A Canoe Camping Checklist

The following is a guest post written by Tom at KayakCritic.net. Be sure to check out KayakCritic.net to learn more about kayaking, canoeing, and adventures on the water.

Canoe camp check list

Travel until you see everything there is out there.

But travel in the direction which gives you chills.

These are my life mottos. And if you are reading this article, I am assuming you are near my thinking zone too. I love the sea because of its mystery and risks. As Stephen Gardiner said:

Land is the secure ground of home, the sea is like life, the outside, the unknown

For a couple of years, my family and I – including children, have gone canoe camping. It is our annual thing now. At first surviving a camping trip with kids was not easy. But with the list and guidelines I am about to share, things should go as easy for you as it does for me. The following are a few guidelines to keep in mind:

  • If you are a beginner, do not plan a trip for more than two days. You want to go easy on yourself and the people around you in the beginning.
  • Plan everything ahead. That makes things easy.
  • Choose your canoe carefully. This keeps you safe.
  • Be visible, be safe.

Listed below is my checklist that should make your life easier on this canoe and camping journey. 

Canoe camp check list
Don’t be like these people – wear life preservers when in the water!


Listed below is base case equipment you’ll need:

  • Group Size First Aid Kit
  • Camp Tools (axe, knife, multi-tool)
  • Stove and Lantern
  • Tent Repair and Sewing Kits
  • Flashlight, Lanterns, Spare Batteries, and Bulb
  • Rubber Mallet
  • Sun/Solar Shower
  • Fire Starter, Lighter, Firewood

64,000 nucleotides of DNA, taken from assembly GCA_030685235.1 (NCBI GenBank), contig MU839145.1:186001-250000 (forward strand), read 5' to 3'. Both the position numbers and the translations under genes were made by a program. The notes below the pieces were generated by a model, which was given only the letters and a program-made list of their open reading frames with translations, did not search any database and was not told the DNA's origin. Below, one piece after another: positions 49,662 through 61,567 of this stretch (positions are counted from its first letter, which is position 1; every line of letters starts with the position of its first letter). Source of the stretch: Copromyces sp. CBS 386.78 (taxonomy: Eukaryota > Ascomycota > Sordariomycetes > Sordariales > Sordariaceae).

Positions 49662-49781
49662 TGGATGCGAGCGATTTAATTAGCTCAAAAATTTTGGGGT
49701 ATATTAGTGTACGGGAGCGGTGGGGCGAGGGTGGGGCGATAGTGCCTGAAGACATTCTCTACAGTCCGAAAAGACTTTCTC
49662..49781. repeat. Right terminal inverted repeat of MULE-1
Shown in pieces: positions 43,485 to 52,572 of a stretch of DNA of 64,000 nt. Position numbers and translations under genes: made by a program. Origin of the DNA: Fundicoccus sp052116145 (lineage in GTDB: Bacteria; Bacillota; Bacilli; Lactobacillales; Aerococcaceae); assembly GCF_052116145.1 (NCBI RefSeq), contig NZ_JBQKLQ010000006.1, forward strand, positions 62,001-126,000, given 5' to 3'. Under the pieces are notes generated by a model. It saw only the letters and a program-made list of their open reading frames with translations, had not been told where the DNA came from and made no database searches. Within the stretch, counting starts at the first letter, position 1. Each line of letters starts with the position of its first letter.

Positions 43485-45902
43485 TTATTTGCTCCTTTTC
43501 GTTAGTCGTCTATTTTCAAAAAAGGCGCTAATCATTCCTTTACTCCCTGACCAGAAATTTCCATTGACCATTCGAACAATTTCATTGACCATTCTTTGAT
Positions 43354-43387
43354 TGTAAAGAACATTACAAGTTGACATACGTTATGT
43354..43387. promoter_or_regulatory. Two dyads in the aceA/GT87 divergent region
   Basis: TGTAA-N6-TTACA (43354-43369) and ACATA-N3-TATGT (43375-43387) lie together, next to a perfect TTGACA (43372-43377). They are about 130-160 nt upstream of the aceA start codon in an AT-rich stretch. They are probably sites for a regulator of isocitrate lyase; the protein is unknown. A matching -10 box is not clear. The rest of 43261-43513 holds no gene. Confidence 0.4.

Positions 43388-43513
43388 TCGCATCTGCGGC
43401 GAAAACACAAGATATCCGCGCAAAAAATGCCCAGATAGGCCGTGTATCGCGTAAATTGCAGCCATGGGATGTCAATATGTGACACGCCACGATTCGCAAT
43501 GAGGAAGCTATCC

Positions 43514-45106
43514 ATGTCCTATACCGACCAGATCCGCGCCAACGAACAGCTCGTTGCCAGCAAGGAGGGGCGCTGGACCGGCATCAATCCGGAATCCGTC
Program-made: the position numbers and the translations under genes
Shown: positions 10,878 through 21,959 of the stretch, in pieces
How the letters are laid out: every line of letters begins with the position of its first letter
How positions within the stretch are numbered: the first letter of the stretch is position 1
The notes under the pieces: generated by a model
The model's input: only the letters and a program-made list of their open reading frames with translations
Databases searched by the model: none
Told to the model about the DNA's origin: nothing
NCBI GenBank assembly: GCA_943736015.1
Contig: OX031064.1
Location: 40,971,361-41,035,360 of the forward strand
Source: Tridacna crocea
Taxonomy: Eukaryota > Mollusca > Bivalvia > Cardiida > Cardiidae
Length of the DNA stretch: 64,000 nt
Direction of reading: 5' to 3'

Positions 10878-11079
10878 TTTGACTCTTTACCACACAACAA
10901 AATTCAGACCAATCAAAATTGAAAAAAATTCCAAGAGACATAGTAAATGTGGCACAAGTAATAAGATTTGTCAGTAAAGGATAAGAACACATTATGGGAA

• Games
  • Whisk Broom
  • Fly spray
  • Water Pail
  • Cooking Pot, Fire Gloves
  • Tent Poles, Stakes, and Liners
  • Rain Fly, Rain Fly Poles, Stakes, and Lines
  • Folding Camp Chairs, Folding Saw, Axe, and Folding Shovel



Here are the personal items you’ll need:

  • Clothing – Bathing Suit, Pajamas, Shorts, Long Sleeve Shirts, Warm Pants, Socks, and Hats
  • Boots and Sneakers
  • Towels and Face Cloth
  • Sleeping Bag and Pillow
  • Dirty Clothes Bag
  • Clothes Detergent
  • Pocket Knife and Sheath Knife
  • Pin-on Compass
  • Orienteering Style Compass
  • Waterproof Matches
  • Toiletries and Facial Tissues
  • Water Bottle
  • Personal First Aid Kit
  • Insect Repellant and Bug Net
  • Watch, Sunglasses, Sunscreen, and Rainwear
  • Camera gear
  • Notebook, Maps, Alarm Clock, and Binoculars
  • Whistle, Dry Bag, and Day Pack
  • Knee Pads and Paddling Glove

canoe camp list


The following list contains canoe equipment you’ll need:

  • Canoe, Canoe Repair Kit, and Paddles
  • Life Vest (one for each person)
  • Sponge
  • Bailer
  • Bow and Stern Lines (15ft)
  • Lashing Rope (50 ft)
  • Seat and Cushions
  • Outboard Motor and Kit
  • Gas and Oil

Canoe and camp check list


Listed below is the cooking gear you will need:

  • Stove Fuel and Fuel Funnel
  • Griddle
  • Fire Grate
  • Charcoal, BBQ Grill, and Stove Stand
  • Lighter Fluid and Stove Igniter
  • Crockery
  • Spatula, Serving Spoon, and Ladle
  • Can Opener, Cork Screw, and Bottle Opener
  • Tongs
  • Pot Gripper and Pot holders
  • Cutting Board
  • Coffee Pot
  • Wash Tub, Dish Soap, Scouring Pads, and Sponge
  • Aluminum Foil
  • Trash Bags, Necessary Cloths
  • Collapsible Water Jugs, Water Purifying Tablets, and Water Filtering Pump
  • Ice Chest

I hope that with this list and helpful guidance, you and your loved ones will have memorable adventures.


Canoe camp check it
Photo courtesy of Kayakcritic.net

Many thanks to Tom and our friends at KayakCritic.net for their guest post this week. Be sure to check out KayakCritic.net for all of your kayaking, canoeing, and outdoor travel needs.

From adventure to serenity, there’s so much to love about being on the water. So get out there and explore!

Happy Travels!




Author bio: Tom is a blogger and a nature lover. He is obsessed with traveling and adventures and that too with his family. He believes that water has a steady hold of him. He regularly writes about his experiences at http://kayakcritic.net/



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